Tracii, let’s talk about the recording. Did COVID have an impact on the way the album was created?

FIRE ARMS : “I had recorded all the guitars in 2018, 2019. Then Adam, who was playing drums, he got these things right away. I recorded everything on the floor of my apartment… with a HeadRush. I had never recorded anything like this.

SWEET: “It’s great. God bless the technology we have to get great guitar sounds like that. As far as the way I do the vocals, I have a great string here. I did about 14. albums at home; I like to do it that way. I can take my time and I have a Neumann and an Avalon and everything sounds clean and it works.

Everyone uses the words ‘dark’ and ‘doom’ and all that, but it was really different for Tracii and for me. The combination of us together doing something different really made for a unique album in a cool and fresh way

michael sweet

Tracii, you unveiled a new Kramer Gunstar Voyager at NAMM. Has this been recorded?

FIRE ARMS : “No, it wasn’t. I did not receive the prototype until about eight months after I finished all the guitar tracks… I played a guitar on the whole album, my Rick Nielsen 1959 Les Paul… with the HeadRush [and] the preset I made especially for the album. No wah or anything. It’s directly in the interface. I recorded in Logic. I didn’t record to Pro Tools on this one, as I had to take advantage of the drummer track in Logic to really put those tempos or beat changes together.

Michael, what’s your main ax these days?
“I have the Washburn Michael Sweet [Parallaxe] models. I’m not at Washburn anymore but they still produce them… I just made a deal with a company called Sully Guitars… He signed me up which is really cool. It’s called the Revolution; it’s basically like a King V and I’m really digging. This is my main guitar, for Stryper anyway.

Solar bomb

Michael Sweet from Sunbomb [left] and Tracii Guns (Image credit: courtesy Frontiers Records)

Tracii, Life shows some black-metal style tears in the verses. Did it take a long time to build your stamina?

FIRE ARMS : “I have been doing double picking since I was 10 years old. It wasn’t so much about working up to record the song, but the thought of playing it live scares me. [Laughs]”

Which black metal bands have influenced you?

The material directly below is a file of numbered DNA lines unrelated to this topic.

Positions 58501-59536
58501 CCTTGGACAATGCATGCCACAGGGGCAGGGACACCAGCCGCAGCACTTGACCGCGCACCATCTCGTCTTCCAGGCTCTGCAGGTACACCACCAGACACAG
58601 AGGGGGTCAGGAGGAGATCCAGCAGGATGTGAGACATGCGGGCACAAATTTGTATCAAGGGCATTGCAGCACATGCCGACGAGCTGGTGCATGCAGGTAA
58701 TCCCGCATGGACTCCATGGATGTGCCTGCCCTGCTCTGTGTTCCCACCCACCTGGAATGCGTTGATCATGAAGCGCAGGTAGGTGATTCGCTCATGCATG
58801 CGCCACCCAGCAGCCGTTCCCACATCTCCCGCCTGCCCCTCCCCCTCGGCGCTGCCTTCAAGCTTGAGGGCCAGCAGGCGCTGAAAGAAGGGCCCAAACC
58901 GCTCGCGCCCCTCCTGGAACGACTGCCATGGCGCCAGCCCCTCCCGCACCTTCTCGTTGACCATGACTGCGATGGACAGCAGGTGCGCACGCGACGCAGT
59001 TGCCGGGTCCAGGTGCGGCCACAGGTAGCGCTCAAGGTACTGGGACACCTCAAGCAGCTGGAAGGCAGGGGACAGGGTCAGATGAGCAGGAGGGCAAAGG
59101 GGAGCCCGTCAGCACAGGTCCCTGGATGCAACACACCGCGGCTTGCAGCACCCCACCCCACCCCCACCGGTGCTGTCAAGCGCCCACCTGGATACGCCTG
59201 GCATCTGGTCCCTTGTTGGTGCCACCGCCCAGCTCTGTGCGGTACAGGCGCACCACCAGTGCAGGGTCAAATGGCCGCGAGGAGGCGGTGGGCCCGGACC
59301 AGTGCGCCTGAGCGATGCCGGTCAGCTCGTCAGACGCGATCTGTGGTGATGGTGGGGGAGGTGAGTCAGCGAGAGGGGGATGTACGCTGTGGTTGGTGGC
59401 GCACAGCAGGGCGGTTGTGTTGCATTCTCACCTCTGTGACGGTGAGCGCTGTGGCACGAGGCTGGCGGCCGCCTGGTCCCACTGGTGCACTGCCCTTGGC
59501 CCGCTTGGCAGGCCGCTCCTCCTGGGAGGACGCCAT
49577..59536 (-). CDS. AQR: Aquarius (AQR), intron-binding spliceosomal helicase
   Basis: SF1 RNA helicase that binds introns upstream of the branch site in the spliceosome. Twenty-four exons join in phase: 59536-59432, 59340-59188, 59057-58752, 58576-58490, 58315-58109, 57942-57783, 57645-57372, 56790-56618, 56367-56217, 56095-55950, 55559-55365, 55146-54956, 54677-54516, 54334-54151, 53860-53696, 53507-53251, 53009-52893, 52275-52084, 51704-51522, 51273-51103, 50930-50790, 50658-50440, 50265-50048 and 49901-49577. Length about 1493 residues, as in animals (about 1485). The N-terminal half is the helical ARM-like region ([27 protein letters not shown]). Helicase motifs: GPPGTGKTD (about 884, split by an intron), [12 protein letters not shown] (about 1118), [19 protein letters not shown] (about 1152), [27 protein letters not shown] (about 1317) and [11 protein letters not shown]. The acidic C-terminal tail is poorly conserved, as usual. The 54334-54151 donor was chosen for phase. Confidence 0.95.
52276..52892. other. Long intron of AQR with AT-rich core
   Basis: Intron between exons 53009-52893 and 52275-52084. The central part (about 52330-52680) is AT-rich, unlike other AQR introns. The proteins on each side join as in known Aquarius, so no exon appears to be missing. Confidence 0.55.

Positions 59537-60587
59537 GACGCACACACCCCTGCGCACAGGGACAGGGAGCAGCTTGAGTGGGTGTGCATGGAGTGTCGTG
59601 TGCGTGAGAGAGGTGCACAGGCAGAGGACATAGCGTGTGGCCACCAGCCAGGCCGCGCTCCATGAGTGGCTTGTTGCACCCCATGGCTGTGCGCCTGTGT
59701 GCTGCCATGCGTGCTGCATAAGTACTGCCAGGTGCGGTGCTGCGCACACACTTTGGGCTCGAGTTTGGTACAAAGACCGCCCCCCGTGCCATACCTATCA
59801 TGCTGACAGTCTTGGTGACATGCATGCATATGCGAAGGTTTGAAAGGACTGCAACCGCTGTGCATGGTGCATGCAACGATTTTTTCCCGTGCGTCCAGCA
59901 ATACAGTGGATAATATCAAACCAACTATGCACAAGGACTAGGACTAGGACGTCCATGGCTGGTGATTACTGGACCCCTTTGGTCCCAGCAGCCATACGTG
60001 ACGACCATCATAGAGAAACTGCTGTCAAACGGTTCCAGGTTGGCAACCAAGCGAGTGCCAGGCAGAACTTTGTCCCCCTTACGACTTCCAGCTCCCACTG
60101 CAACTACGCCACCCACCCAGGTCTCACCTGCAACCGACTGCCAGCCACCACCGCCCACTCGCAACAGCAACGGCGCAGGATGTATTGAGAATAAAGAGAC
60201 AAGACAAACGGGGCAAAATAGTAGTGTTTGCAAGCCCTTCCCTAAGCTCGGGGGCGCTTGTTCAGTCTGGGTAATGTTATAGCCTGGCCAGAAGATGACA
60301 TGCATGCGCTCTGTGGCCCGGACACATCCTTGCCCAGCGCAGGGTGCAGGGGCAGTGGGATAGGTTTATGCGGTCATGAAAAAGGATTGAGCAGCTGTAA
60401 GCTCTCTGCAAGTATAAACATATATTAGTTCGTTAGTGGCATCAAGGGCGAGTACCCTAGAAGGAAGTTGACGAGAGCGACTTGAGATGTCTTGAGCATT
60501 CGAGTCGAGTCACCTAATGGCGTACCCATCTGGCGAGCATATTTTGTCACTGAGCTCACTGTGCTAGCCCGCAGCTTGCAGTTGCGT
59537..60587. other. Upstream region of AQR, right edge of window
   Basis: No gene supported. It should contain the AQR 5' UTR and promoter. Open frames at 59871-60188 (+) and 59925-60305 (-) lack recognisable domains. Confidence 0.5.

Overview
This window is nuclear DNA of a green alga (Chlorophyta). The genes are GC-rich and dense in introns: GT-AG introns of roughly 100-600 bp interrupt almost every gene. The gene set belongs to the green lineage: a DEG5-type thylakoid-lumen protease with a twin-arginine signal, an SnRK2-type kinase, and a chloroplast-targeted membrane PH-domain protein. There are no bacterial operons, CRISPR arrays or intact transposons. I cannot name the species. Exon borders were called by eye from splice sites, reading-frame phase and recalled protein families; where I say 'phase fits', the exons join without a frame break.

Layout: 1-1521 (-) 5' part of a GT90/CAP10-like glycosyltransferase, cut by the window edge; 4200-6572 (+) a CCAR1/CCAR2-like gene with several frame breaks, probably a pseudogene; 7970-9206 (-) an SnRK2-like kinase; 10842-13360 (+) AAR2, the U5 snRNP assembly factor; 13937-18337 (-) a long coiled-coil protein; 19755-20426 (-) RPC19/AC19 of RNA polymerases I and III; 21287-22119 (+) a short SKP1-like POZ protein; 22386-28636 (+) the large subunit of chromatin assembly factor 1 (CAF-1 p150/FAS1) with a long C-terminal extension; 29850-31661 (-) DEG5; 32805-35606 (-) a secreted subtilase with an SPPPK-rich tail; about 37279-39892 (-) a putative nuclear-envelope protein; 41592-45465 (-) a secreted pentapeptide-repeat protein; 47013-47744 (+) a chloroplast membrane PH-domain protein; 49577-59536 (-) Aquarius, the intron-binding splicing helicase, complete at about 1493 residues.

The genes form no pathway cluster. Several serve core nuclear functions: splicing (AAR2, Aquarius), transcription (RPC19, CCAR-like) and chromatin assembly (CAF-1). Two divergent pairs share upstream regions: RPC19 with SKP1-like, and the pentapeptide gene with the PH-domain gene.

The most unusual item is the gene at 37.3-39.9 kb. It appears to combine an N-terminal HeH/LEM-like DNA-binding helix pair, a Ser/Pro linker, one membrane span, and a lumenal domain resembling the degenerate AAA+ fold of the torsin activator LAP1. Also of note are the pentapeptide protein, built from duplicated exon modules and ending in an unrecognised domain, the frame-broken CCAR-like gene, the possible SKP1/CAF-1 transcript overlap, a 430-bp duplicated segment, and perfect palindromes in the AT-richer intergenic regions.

FIRE ARMS : “The stuff from the early 90s is pretty trashy, which in a way appeals to me. I can apply this style more to LA Guns, just loud and hoarse. But I really like Satyricon’s live album [Live at the Opera]. These tones are very soft. And [drummer] Frost hits so light, but it sounds so powerful. It’s like a swarm of mosquitoes… And Marduk is really cool too, and Gorgoroth with Gaahl… Life it’s like an LA Guns song, Speed, but you can’t really tell. It has the same Diary of a madman finger pattern.

Black metal from the early 90s is pretty trashy, which in a way appeals to me. I can apply this style more to LA Guns, just loud and hoarse

Tracii pistols

Michael, black metal is often anti-Christian. Are you able to appreciate the musical aspects despite the lyrical content?

SWEET: “I appreciate music for the sake of music. Of my favorite bands, none of them are probably a Christian band per se. If a band sings about the devil or Satan in a real way, but I like the riff, I can separate that. I’m pretty sure when people think of black metal, Michael Sweet doesn’t appear on the radar… [Laughs] I can safely say that. But I didn’t try to be “black metal man” with the vocals. I just did my thing.

Take me elsewhere tap into another dark Sabbath-style darkness …

FIRE ARMS :Take me elsewhere is a direct structural theft of the song Black sabbath. I never hide where I get my ideas from … I found a riff that has movement … with a guitar sound from the early 80’s. It’s bigger, bigger and … it’s okay change your mood in five seconds. The arrangement is the same, but I think Black sabbath is in key of G and it’s key as low as my guitar would go. [Laughs]”

I think Black Sabbath is in the key of G and it’s the key as low as my guitar would go

Tracii pistols

Tracii, Sunbomb explore many classic elements of metal on Evil and Divine. Is there a song for you that sums up the vision for the project?

FIRE ARMS : “It’s so hard. For me, it’s like a long song with changes in tempo and dynamics. Some things are brutally fast … Life to that [black metal] picking style in the verse. It only happens once on the album, yet it sticks … Then we have a blues song, Born to win, it sounds a bit like [Led Zeppelin’s] How many more times. “

SWEET: “Oh yeah, there’s a bit of a Zeppelin vibe.”

FIRE ARMS : “It’s a progression of the blues. But I played it on a 12 string one octave down and then the chorus comes in – I don’t even think it’s half time, it’s like quarter time. It’s like, Woah, the engines just stopped on the plane! [Laughs]

“That’s what I was really trying to get on record in terms of dynamics. One way or another, it all fits together. I think people who really like the heavy side of Dio, Priest, Sabbath, Ian Gillan Sabbath, Deep Purple, the first Maiden, the first Leppard… if they don’t like this album, they’re not fans of metal. [Laughs]”